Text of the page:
Phillips & Cohen associate John Tremblay represents whistleblowers in both “qui tam” (False Claims Act) cases and claims with the Securities and Exchange Commission’s whistleblower reward program.
He has worked on Medicare and Medicaid fraud whistleblower cases involving kickbacks, fraudulent billing and mischaracterization of laboratory services, and the falsification of pharmacy claims for costly prescription drugs. Many of the SEC cases he works on allege bribery of foreign officials in violation of the US Foreign Corrupt Practices Act.
Mr. Tremblay received his law degree from Berkeley Law at the University of California, where he was senior articles editor for the Berkeley Journal of Employment and Labor Law.
He worked as a law clerk for an Oakland, California, law firm while in law school, assisting with employment and civil rights cases. He also served as a counselor and co-director of the East Bay Workers’ Rights Clinic in Berkeley.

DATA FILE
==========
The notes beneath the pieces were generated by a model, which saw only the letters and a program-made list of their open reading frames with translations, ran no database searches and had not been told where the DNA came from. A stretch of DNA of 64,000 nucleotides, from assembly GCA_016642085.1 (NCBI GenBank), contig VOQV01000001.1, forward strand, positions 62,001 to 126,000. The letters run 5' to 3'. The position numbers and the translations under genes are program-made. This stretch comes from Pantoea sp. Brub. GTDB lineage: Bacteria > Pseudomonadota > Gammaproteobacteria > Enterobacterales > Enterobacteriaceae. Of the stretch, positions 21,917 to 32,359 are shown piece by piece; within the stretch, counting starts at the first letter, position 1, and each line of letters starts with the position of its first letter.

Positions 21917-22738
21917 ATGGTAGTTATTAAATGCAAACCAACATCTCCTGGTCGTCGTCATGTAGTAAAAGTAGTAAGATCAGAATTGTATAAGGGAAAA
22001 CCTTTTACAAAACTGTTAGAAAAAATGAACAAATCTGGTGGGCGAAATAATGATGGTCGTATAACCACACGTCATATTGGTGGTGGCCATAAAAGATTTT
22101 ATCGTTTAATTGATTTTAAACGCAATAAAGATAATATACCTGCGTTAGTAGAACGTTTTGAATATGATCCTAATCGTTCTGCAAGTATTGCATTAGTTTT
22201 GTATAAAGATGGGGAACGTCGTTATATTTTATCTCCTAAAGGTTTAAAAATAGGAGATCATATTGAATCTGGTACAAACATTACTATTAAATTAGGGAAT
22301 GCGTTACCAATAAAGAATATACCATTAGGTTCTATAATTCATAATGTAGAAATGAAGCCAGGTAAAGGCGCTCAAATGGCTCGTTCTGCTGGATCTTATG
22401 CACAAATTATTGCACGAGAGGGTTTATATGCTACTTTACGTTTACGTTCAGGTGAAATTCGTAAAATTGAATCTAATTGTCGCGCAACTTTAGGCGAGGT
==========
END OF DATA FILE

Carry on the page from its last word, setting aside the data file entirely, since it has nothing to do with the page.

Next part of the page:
Prior to starting law school, Mr. Tremblay was a program officer at the Kalmanovitz Initiative for Labor and the Working Poor, a Georgetown University-based labor research center, and a legal assistant at the Washington Lawyers’ Committee for Civil Rights and Urban Affairs.
He is admitted to the bar in Washington, DC.
- “Who Is a Whistleblower Under Dodd-Frank’s Anti-Retaliation Provisions?” – NYU Compliance & Enforcement
Mr. Tremblay volunteers on a pro bono basis for a variety of non-profit organizations. He works with a Whitman-Walker Health clinic that helps transgender clients change their names and gender markers on their government identification documents. He also recently represented the widow of a military veteran in a bono case that convinced the Veterans Administration (VA) it had erred in its reasoning denying disability benefits to the veteran for mental and physical health issues he experienced as a result of his service. The VA agreed to vacate its decision and re-adjudicate the veteran’s claims.